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Neuronlike electronics integrate with brain tissue without causing damage

Devices stably measure neuronal signals in mice for at least 90 days

by Celia Henry Arnaud
February 27, 2019 | A version of this story appeared in Volume 97, Issue 9

Micrograph of neuron-like electronics (red) integrated with neurons (green).
Credit: Nat. Mater.
Neuronlike electronics (red) match the size and flexibility of neurons (green). An electrode is circled in white.

Researchers at Harvard University wanted to record the activity of individual neurons in mice without damaging surrounding tissue. The problem is the flexibility and size of electrodes often used for such measurements do not match that of the neurons they’re recording. This mismatch can trigger an immune response within the tissue, damaging it. To avoid that damage, grad student Xiao Yang, chemistry professor Charles M. Lieber, and coworkers designed a probe that mimics the structure and mechanics of neurons (Nat. Mater. 2019, DOI: 10.1038/s41563-019-0292-9).

Lieber’s group had previously made mesh probes with similar stiffness as brain tissue. Those probes were similar in size to the cell body of the neurons but larger than all other cell structures, such as axons, the long, wirelike parts that transmit electrical signals.

Yang made the new probes with platinum electrodes that are about the same size as the cell body of neurons. She connected the electrodes with polymer-encased wires that have about the same size and flexibility as axons, about less than one-tenth the size of the best previous flexible probes. A single device has 16 sets of these electrodes and wires.

The researchers injected them into the hippocampi of mice and measured electrical signals associated with neuronal activity. The probes easily integrated in the brain tissue without causing damage or evoking an immune response.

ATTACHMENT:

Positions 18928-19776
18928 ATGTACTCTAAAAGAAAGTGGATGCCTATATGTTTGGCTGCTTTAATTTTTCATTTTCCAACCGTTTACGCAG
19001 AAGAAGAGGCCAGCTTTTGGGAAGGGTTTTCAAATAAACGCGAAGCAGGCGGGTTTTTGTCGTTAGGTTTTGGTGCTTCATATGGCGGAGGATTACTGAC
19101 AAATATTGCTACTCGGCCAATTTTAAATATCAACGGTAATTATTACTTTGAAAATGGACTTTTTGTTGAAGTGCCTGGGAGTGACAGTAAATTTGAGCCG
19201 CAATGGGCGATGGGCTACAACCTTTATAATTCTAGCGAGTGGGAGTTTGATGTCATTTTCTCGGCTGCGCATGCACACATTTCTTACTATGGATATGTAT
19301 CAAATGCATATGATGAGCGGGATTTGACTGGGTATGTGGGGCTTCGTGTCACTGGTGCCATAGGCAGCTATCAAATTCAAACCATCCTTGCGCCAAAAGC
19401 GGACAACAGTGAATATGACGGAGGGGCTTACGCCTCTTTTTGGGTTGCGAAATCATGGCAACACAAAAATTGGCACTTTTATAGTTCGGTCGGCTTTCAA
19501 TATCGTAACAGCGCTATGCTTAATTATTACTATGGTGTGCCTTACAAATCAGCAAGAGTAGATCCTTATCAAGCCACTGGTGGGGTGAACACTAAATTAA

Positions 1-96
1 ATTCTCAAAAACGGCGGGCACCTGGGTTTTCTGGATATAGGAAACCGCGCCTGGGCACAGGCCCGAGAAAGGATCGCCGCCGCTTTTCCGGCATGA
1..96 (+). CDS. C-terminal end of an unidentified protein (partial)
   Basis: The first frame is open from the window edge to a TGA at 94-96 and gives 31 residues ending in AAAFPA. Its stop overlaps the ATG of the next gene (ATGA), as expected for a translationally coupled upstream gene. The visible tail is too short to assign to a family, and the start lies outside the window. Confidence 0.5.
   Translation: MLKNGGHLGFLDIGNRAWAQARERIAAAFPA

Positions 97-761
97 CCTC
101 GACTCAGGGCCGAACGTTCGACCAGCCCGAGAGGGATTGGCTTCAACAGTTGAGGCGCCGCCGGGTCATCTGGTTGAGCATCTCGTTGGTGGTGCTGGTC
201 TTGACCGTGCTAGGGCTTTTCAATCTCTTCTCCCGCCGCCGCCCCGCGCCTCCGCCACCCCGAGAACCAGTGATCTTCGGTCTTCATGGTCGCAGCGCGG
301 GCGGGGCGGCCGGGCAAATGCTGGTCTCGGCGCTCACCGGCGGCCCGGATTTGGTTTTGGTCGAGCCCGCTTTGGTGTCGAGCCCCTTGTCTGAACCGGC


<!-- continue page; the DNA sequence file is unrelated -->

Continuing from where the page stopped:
The signals from the 16 channels remained relatively stable over 3 months of recording. The researchers also observed new signals, which they attributed to the growth of new neurons from migrating neural progenitor cells.

A scheme showing how neuronlike electronics (red and yellow) interact and become entangled with natural neurons (green).
Credit: Nat. Mater.
The neuronlike electronics (red and yellow) are of similar size and structure as neurons (green).

Lieber wants to functionalize the probes to control the brain environment. “We have something that is basically matched to the cells you’re trying to measure,” Lieber says. “Now you can ask whether you can not only record what’s going on but also manipulate that environment with biochemical signals.”

Tal Dvir, who develops tissue-electronics interfaces at Tel Aviv University, says, “While the type of material is not new, it does represent a step forward in terms of the ability to integrate electrodes in the brain without eliciting an immune response and being able to monitor both the function of neurons and the migration of neurons.”

In the long term, such interfaces might be used for controlling artificial limbs or for enhancing brain function. But in the short term, Lieber’s team is collaborating with others to use the probes to study cognitive neuroscience and neurological diseases such as stroke.


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